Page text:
Weather in Sri Lanka – Best time to visit Sri Lanka

Weather in Sri LankaPlaning travel to Sril Lanka, you do need to know Weather in Sri Lanka. The best time to visit Sri Lanka is during December & February. The climate in the lowland areas are cooler, it’s the season for the West Coast beaches and has moderate rainfall. Having said that Sri Lanka is a year round destination. During July to September, during the European and Middle Eastern summer, the tourism industry is at its busiest with many traveling to enjoy the crystal blue waters of the East coast beaches. The rest of the year too visitors can enjoy the sun, travel to different parts of the island and enjoy similar experiences with less crowds at cultural sites and without the peak-period surcharges.

The coastal regions and the lowland areas of Sri Lanka is always relatively hot and humid. On the central mountain region of the island the temperature reflects the degree of cloud cover. In Nuwara Eliya, over 2000 meters up in the central highlands, the average daytime temperatures hover around 16 degrees Celsius, but you need to be prepared for the chill in the evenings. Only the northeast occasionally experience temperatures of above 38 degrees Celsius.
Ideally, when you are packing for your Sri Lankan holiday, pack for a hot tropical climate. That’s cotton or linens, modest/decent (Sri Lankas are generally conservative and you might want to be respectful with your choice of clothes) shorts and singles, stick to light colours that won’t absorb the hot sun, plenty of sun block, hats and sun glasses....

Even if it rains, the temperature is still warm and all you may need is a rain coat or umbrella. All tour guides will carry a set of umbrellas in their vehicles.
If you are planning on visiting Nuwara eliya or the Mountain region of Sri Lanka a pull-over cardigan and a few socks is all you may need.
Sri Lanka’s location, just north of the equator, places it on the main track of the two monsoons which dominate South Asia’s weather systems. Derived from the Arabic word mausim(meaning season), the ‘monsoon’ is now synonymous with ‘rains’. Strictly however it refers to the wind reversal which replaces the relatively cool, dry and stable northeasterlies, characteristic from Oct to May, with the very warm and wet southwesterlies from May to October. However, the northeasterlies, which originate in the arid interior of China, have crossed over 1500km off the Bay of Bengal by the time they reach Sri Lanka, and thus even the northeast monsoon brings rain, especially to the north and east of the island.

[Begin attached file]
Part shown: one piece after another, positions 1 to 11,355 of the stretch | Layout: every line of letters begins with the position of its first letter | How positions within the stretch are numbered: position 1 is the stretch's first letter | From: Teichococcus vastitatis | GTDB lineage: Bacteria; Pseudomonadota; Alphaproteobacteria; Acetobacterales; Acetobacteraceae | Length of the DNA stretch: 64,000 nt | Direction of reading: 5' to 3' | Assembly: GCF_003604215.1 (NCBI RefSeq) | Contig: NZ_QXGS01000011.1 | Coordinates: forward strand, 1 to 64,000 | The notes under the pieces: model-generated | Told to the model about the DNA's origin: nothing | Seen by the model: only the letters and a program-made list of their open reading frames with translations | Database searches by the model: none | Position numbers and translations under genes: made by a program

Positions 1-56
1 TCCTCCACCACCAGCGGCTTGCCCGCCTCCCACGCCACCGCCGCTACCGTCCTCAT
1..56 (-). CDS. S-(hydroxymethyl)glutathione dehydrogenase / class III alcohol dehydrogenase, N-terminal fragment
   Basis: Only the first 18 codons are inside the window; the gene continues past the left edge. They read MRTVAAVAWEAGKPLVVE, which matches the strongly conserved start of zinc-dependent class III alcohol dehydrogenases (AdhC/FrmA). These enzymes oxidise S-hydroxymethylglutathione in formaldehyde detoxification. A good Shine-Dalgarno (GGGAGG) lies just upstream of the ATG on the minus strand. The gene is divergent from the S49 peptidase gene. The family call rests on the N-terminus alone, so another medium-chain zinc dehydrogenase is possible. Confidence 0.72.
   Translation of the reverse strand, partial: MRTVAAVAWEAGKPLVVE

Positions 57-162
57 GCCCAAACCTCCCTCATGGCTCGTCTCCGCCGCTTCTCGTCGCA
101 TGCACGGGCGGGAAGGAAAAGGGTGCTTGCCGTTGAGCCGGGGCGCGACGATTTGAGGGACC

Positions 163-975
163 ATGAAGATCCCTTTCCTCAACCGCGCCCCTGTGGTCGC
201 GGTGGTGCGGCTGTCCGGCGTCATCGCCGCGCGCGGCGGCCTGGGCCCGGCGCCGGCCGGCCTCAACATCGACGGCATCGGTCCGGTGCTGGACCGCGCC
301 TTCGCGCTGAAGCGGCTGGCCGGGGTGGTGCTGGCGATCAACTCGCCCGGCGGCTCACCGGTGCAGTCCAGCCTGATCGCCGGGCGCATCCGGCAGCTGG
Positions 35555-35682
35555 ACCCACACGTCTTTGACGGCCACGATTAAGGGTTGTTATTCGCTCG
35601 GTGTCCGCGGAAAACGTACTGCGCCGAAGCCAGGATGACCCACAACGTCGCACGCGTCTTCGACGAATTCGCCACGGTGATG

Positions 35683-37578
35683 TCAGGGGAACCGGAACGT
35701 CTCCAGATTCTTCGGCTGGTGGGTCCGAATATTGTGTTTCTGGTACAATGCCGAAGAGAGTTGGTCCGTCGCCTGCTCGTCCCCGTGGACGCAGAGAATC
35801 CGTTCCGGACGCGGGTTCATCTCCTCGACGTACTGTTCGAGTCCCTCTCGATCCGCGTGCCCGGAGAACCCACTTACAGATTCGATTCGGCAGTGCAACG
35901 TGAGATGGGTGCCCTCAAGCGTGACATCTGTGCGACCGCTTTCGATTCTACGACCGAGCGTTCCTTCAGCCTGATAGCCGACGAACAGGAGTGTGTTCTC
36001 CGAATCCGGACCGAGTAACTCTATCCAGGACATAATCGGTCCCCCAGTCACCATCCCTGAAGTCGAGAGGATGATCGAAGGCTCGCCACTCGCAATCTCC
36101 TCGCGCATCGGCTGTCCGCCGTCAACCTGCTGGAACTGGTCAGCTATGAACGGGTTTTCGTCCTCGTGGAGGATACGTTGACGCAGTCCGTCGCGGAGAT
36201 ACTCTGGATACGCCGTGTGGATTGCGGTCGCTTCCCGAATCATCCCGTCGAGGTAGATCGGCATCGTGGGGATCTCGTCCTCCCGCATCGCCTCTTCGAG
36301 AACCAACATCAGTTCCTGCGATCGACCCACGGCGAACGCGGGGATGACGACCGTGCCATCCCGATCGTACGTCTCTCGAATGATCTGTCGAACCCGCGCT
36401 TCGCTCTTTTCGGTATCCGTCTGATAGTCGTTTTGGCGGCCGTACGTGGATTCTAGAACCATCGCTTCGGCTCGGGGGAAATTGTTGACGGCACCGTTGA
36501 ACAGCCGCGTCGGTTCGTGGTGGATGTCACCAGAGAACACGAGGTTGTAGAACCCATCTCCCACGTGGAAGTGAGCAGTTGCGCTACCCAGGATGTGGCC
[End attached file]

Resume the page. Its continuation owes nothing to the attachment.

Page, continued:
Nearly three quarters of Sri Lanka lies in what is widely known as the ‘dry zone’, comprising the northern half and the whole of the east of the country. Extensively forested and with an average annual rainfall of between 1200-1800 mm, much of the region does not seem unduly dry, but like much of southeast India, virtually all of the region’s rain falls between October and January. The rain often comes in relatively short but dramatic bursts. Habarana, for example located between Polonnaruwa and Anuradhapura received 1240mm (nearly 20inches) of rain in the three days around Christmas in 1957. These rains caused catastrophic floods right across the Dry Zone.
The ‘Wet Zone’ (the mountains and the southwestern part of the country) also receives some rain during this period, although the coastal regions of the southwest are in the rain shadow of the Central Highlands, and are much drier than the northeast between November and January. The southwest monsoon sweeps across the Arabian Sea like a massive wall of warm moist air, often over 10,000m thick. The higher slopes of the Central Highlands receive as much as 4000 mm during this period, while even the coastal lowlands receive over 500 mm.
From late October to December cyclonic storms often form over the Bay of Bengal, sometimes causing havoc from the southern coast of India northwards to Bangladesh. Sri Lanka is far enough south to miss many of the worst of these, but it occasionally suffers major cyclones. These generally come later in the season, in December and January and can cause enormous damage and loss of life.
The Wet Zone rarely experiences long periods without rain. Even between the major monsoon period’s widespread rain can occur. The occasional thunderstorms bring short cloudbursts to the south and southwest between March and May, and depressions tracking across the Bay of Bengal can bring heavy rain in October and November.

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